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Articles by Ahmed S. Attia
Total Records ( 3 ) for Ahmed S. Attia
  Ahmed S. Attia , Jennifer L. Sedillo , Wei Wang , Wei Liu , Chad A. Brautigam , Wade Winkler and Eric J. Hansen
  The Hfq protein is recognized as a global regulatory molecule that facilitates certain RNA-RNA interactions in bacteria. BLAST analysis identified a 630-nucleotide open reading frame in the genome of Moraxella catarrhalis ATCC 43617 that was highly conserved among M. catarrhalis strains and which encoded a predicted protein with significant homology to the Hfq protein of Escherichia coli. This protein, containing 210 amino acids, was more than twice as large as the Hfq proteins previously described for other bacteria. The C-terminal half of the M. catarrhalis Hfq protein was very hydrophilic and contained two different types of amino acid repeats. A mutation in the M. catarrhalis hfq gene affected both the growth rate of this organism and its sensitivity to at least two different types of stress in vitro. Provision of the wild-type M. catarrhalis hfq gene in trans eliminated these phenotypic differences in the hfq mutant. This M. catarrhalis hfq mutant exhibited altered expression of some cell envelope proteins relative to the wild-type parent strain and also had a growth advantage in a continuous flow biofilm system. The presence of the wild-type M. catarrhalis hfq gene in trans in an E. coli hfq mutant fully reversed the modest growth deficiency of this E. coli mutant and partially reversed the stress sensitivity of this E. coli mutant to methyl viologen. The use of an electrophoretic mobility shift assay showed that this M. catarrhalis Hfq protein could bind RNA derived from a gene whose expression was altered in the M. catarrhalis hfq mutant.
  Michael J. Brooks , Jennifer L. Sedillo , Nikki Wagner , Wei Wang , Ahmed S. Attia , Henry Wong , Cassie A. Laurence , Eric J. Hansen and Scott D. Gray-Owen
  The Moraxella catarrhalis ubiquitous surface proteins (UspAs) are autotransporter molecules reported to interact with a variety of different host proteins and to affect processes ranging from serum resistance to cellular adhesion. The role of UspA1 as an adhesin has been confirmed with a number of different human cell types and is mediated by binding to eukaryotic proteins including carcinoembryonic antigen-related cellular adhesion molecules (CEACAMs), fibronectin, and laminin. A distinct difference in the ability of prototypical M. catarrhalis strains to adhere to CEACAM-expressing cell lines prompted us to perform strain-specific structure-function analyses of UspA1 proteins. In this study, we characterized CEACAM binding by a diverse set of UspA1 proteins and showed that 3 out of 10 UspA1 proteins were incapable of binding CEACAM. This difference resulted from the absence of a distinct CEACAM binding motif in nonadhering strains. Our sequence analysis also revealed a single M. catarrhalis isolate that lacked the fibronectin-binding motif and was defective in adherence to Chang conjunctival epithelial cells. These results clearly demonstrate that UspA1-associated adhesive functions are not universally conserved. Instead, UspA1 proteins must be considered as variants with the potential to confer both different cell tropisms and host cell responses.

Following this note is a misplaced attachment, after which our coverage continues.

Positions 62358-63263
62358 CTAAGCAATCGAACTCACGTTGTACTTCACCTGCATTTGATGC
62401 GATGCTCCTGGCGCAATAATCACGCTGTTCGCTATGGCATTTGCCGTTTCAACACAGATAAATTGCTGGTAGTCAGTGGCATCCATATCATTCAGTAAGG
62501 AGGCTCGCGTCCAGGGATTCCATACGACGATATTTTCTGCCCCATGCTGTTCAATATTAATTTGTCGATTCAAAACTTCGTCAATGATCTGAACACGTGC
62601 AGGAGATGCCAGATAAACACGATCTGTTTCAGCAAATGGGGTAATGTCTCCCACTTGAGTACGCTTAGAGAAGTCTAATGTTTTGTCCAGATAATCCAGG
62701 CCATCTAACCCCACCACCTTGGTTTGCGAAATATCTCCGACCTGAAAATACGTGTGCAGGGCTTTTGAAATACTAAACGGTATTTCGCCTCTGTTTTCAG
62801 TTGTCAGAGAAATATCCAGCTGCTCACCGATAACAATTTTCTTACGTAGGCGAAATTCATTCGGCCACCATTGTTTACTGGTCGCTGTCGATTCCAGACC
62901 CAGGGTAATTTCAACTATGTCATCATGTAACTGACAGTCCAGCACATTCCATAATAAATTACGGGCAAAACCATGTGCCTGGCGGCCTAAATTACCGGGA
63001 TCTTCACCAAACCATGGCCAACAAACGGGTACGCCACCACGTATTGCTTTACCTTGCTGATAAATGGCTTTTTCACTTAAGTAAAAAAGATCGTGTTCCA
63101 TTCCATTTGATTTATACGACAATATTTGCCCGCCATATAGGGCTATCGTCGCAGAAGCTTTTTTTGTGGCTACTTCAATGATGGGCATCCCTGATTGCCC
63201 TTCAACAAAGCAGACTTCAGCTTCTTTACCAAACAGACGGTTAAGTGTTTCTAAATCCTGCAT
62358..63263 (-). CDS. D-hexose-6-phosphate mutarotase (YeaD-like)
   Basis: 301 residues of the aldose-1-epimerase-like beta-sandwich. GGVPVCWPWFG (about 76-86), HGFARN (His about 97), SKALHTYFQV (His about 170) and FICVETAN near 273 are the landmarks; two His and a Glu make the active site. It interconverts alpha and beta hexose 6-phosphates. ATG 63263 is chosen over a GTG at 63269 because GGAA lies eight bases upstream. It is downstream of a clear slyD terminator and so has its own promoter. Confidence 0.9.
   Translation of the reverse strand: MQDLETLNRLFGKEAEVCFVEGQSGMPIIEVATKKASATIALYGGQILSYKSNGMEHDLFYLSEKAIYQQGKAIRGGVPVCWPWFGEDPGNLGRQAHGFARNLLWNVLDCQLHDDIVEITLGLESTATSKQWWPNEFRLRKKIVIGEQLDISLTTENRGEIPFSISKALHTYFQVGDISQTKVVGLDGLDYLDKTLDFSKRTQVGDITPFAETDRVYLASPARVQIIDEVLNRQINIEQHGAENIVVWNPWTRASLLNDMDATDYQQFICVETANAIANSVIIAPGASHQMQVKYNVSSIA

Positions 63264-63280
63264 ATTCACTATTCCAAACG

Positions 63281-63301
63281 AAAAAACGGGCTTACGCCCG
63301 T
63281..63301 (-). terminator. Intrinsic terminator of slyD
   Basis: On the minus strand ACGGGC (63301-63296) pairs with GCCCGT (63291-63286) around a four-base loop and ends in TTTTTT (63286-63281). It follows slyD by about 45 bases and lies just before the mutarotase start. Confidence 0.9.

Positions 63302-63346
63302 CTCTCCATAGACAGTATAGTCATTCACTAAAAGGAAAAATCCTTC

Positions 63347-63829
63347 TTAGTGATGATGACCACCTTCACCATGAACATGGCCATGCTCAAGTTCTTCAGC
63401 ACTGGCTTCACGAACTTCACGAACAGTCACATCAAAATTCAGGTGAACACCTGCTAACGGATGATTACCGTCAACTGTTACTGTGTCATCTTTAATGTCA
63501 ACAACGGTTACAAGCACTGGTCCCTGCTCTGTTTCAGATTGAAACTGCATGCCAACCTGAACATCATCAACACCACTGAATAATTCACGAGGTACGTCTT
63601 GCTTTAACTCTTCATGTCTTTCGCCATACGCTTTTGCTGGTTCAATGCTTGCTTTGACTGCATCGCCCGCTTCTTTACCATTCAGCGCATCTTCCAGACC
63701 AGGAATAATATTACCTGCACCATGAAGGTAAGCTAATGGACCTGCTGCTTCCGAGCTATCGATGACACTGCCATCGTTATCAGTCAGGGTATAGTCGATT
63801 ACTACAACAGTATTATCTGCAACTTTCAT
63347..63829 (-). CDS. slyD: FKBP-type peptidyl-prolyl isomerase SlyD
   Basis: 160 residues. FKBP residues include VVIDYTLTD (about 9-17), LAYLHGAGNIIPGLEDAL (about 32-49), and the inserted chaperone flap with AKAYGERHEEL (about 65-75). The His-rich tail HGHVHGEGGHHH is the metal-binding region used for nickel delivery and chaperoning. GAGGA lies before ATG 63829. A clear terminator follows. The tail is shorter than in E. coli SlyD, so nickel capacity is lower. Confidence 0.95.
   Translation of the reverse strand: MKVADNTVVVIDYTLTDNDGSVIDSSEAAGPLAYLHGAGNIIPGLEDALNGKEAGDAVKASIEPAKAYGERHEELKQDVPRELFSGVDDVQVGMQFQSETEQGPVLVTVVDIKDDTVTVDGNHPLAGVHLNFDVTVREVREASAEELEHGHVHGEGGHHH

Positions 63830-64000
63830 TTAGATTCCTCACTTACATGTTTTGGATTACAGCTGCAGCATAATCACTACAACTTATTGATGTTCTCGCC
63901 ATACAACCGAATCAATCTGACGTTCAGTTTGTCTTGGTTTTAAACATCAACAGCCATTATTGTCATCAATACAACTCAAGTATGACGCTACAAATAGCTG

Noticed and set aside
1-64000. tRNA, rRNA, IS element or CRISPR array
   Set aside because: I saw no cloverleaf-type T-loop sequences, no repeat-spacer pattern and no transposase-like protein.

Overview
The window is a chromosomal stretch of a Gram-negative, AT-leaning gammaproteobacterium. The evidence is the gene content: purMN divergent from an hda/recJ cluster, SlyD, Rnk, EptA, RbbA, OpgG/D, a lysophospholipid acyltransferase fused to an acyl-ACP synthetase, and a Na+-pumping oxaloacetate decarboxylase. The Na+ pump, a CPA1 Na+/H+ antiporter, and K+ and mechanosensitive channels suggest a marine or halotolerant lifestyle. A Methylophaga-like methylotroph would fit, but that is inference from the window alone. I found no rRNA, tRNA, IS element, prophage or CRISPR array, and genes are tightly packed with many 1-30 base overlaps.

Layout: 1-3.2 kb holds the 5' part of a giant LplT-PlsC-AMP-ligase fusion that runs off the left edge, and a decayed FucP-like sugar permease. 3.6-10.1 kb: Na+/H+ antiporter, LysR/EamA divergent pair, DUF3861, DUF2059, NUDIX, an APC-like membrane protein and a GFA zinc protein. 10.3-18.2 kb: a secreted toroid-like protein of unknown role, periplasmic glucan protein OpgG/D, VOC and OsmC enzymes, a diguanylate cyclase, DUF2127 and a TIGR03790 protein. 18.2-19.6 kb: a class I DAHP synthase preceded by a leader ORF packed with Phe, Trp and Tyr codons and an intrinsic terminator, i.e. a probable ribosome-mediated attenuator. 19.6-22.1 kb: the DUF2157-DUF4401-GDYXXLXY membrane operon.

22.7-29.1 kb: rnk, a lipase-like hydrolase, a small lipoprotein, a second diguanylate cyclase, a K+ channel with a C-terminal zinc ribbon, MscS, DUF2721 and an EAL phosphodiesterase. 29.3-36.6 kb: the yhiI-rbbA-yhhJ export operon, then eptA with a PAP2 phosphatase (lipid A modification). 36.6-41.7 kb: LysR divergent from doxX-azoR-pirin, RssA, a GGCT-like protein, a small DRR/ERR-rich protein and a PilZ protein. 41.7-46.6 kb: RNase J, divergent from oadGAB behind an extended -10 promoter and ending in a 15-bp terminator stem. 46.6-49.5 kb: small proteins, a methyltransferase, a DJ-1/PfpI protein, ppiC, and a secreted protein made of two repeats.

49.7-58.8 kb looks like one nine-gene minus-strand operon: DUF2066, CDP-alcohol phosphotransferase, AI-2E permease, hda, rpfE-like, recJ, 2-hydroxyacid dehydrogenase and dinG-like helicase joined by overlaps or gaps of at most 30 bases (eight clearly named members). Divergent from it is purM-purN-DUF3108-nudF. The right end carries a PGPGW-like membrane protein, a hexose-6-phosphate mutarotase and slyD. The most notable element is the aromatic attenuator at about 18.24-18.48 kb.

Michael J. Brooks , Jennifer L. Sedillo , Nikki Wagner , Cassie A. Laurence , Wei Wang , Ahmed S. Attia , Eric J. Hansen and Scott D. Gray-Owen
  Ubiquitous surface protein A molecules (UspAs) of Moraxella catarrhalis are large, nonfimbrial, autotransporter proteins that can be visualized as a "fuzzy" layer on the bacterial surface by transmission electron microscopy. Previous studies attributed a wide array of functions and binding activities to the closely related UspA1, UspA2, and/or UspA2H protein, yet the molecular and phylogenetic relationships among these activities remain largely unexplored. To address this issue, we determined the nucleotide sequence of the uspA1 genes from a variety of independent M. catarrhalis isolates and compared the deduced amino acid sequences to those of the previously characterized UspA1, UspA2, and UspA2H proteins. Rather than being conserved proteins, we observed a striking divergence of individual UspA1, UspA2, and UspA2H proteins resulting from the modular assortment of unrelated "cassettes" of peptide sequence. The exchange of certain variant cassettes correlates with strain-specific differences in UspA protein function and confers differing phenotypes upon these mucosal surface pathogens.
 
 
 
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